Welcome to Episode 101

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Tip of The Week- Myocardial Infarction Care and Nursing Concerns

According to the American Heart Association, More than 1.5 million Americans suffer a myocardial infarction every year, and nearly half a million die, in addition, 63% of women and 48% of men who died suddenly of coronary artery disease had no previous symptoms.

About 50% of patients who suffer from MI wait at least two hours before seeking help. This delay may be crucial in the survival of the patient or the outcome if ever the patient survives. There are also instances where a silent MI occurs, or there is no pain or symptom felt by the patient, and this still damages the heart.

This is why it is vitally important that nurses educate patients to recognize the signs and symptoms of MI and seek medical care immediately. Patients who are at risk are advised to avoid major risk factors that contribute to the occurrence of an MI. For those who had a previous heart attack, they are encouraged to report changes in the quality or intensity of pain.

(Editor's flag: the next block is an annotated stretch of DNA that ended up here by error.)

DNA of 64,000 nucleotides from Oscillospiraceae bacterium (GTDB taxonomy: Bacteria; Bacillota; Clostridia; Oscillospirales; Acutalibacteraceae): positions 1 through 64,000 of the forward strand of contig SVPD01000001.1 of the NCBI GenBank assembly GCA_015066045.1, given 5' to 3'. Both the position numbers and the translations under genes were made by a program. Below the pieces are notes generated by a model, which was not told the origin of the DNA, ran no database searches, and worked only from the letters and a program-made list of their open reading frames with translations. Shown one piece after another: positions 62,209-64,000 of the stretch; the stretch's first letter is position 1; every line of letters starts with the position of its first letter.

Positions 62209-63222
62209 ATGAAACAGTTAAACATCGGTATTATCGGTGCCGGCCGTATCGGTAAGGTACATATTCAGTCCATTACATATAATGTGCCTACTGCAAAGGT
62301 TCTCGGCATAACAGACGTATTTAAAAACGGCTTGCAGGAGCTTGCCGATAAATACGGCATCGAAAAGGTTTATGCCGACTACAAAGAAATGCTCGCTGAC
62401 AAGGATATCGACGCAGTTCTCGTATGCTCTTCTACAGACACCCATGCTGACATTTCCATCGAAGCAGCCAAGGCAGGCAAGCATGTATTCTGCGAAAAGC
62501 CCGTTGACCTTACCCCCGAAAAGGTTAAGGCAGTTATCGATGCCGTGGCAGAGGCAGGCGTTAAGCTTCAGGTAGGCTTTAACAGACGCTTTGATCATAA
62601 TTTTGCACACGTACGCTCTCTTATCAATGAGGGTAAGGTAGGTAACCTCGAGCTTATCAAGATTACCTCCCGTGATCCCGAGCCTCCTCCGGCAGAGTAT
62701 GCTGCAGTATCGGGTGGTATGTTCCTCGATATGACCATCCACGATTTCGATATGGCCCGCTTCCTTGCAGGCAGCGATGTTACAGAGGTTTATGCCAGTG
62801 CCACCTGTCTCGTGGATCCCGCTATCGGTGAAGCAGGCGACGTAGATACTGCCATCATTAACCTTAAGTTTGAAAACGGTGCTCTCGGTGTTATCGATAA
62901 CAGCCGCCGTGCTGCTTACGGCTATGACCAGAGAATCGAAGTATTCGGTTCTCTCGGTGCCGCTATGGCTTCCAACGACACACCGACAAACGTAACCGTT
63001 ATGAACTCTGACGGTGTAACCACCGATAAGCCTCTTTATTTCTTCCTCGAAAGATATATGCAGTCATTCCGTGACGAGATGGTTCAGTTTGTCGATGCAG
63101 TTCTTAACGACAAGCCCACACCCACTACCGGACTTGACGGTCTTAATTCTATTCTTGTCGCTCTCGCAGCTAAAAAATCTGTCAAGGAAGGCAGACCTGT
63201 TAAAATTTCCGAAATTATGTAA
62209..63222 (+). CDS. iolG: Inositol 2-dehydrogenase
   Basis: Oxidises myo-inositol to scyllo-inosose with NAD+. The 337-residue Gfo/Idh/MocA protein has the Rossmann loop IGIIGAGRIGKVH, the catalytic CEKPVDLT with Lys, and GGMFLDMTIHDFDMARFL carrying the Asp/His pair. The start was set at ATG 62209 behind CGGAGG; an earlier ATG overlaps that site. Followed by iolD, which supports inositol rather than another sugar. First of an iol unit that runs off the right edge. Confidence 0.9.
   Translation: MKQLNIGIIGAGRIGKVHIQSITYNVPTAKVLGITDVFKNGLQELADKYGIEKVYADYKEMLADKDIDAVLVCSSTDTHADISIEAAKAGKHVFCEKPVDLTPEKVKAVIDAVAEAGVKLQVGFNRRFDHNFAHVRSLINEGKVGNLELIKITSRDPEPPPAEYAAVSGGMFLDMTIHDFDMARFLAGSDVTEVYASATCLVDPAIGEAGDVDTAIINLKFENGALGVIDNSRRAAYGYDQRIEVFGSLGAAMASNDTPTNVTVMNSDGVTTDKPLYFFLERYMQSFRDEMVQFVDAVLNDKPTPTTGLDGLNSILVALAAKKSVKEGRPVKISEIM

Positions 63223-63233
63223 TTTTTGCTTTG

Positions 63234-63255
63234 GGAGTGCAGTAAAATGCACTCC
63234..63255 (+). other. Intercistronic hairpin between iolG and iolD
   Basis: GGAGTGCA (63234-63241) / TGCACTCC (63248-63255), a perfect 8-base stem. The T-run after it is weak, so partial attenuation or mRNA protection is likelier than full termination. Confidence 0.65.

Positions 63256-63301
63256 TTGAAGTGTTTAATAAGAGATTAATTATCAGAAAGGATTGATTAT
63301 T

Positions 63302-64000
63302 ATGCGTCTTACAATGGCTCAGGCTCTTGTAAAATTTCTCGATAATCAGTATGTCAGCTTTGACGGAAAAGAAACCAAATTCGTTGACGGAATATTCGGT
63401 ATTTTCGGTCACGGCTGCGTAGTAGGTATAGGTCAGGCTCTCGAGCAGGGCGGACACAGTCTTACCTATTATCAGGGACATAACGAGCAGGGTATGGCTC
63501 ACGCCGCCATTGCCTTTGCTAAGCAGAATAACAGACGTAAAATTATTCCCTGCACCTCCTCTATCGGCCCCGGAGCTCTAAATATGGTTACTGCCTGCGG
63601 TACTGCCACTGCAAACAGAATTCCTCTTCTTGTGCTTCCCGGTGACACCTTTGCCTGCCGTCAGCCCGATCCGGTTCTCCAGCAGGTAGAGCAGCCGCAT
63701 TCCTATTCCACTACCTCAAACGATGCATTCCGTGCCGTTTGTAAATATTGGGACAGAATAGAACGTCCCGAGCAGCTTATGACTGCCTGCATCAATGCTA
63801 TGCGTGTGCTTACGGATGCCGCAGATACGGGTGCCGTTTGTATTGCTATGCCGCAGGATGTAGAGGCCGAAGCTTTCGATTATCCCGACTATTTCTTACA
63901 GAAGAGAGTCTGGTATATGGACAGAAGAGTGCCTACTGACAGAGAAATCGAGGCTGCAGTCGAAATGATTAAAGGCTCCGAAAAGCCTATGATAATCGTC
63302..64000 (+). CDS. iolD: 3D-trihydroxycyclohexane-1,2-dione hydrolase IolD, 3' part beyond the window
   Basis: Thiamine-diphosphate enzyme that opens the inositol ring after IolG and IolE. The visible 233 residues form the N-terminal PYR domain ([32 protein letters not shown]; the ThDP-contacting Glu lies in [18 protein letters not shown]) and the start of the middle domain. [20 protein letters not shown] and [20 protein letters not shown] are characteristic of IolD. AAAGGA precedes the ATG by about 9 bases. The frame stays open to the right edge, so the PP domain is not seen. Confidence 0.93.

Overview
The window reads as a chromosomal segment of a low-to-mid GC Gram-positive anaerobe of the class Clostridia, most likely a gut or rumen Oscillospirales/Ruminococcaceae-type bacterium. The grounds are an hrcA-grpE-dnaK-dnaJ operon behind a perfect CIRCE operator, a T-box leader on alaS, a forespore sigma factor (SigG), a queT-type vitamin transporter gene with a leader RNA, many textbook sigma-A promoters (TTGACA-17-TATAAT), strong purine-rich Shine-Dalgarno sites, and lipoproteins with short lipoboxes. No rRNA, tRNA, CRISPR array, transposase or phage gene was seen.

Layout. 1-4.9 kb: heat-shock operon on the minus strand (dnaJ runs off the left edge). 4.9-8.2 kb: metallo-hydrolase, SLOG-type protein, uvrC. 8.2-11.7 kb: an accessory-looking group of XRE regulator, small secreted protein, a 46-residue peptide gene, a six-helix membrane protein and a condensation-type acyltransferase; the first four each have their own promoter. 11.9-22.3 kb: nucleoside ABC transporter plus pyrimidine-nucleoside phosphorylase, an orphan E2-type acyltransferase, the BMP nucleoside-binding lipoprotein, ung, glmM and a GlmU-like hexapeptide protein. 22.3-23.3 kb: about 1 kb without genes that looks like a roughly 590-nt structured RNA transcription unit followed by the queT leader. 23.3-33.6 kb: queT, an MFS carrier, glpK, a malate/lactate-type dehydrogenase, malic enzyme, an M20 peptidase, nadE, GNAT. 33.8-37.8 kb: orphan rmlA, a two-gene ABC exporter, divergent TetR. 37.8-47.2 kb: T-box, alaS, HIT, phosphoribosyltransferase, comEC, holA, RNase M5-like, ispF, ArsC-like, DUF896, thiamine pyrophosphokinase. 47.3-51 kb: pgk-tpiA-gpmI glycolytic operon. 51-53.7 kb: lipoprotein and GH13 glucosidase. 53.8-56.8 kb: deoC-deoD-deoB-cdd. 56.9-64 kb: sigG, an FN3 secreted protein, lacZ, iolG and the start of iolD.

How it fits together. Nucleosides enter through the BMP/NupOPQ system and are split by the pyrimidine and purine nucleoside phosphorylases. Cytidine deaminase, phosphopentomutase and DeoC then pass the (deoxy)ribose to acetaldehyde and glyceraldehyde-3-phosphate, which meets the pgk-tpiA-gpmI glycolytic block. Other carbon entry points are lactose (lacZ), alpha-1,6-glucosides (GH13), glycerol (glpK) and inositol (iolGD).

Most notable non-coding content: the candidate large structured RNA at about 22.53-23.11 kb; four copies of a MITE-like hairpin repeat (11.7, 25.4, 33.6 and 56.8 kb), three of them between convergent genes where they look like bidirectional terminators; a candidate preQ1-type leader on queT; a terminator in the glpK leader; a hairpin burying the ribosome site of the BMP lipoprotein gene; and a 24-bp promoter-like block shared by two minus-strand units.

The use of sublingual nitroglycerin and cardiac rehabilitation for patients are also reinforced. After discharge, patients are informed about ways on how to avoid another episode of MI, which includes referral to a smoking cessation program; nutritional counseling to reduce dietary fat and sodium and achieve a desirable body weight; and recommendations to increase physical activity. Also included in patient education points are treatment of preexisting illnesses, and ways to manage stress and control anger.

Heart Attack: MedlinePlus Medical Encyclopedia

Myocardial Infarction: Encyclopedia of Nursing and Allied Health

Heart Attack: American Heart Association


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Song this week:

Matthew Ebel “Downtown”

Matthew Ebel on iTunes song called DownTown

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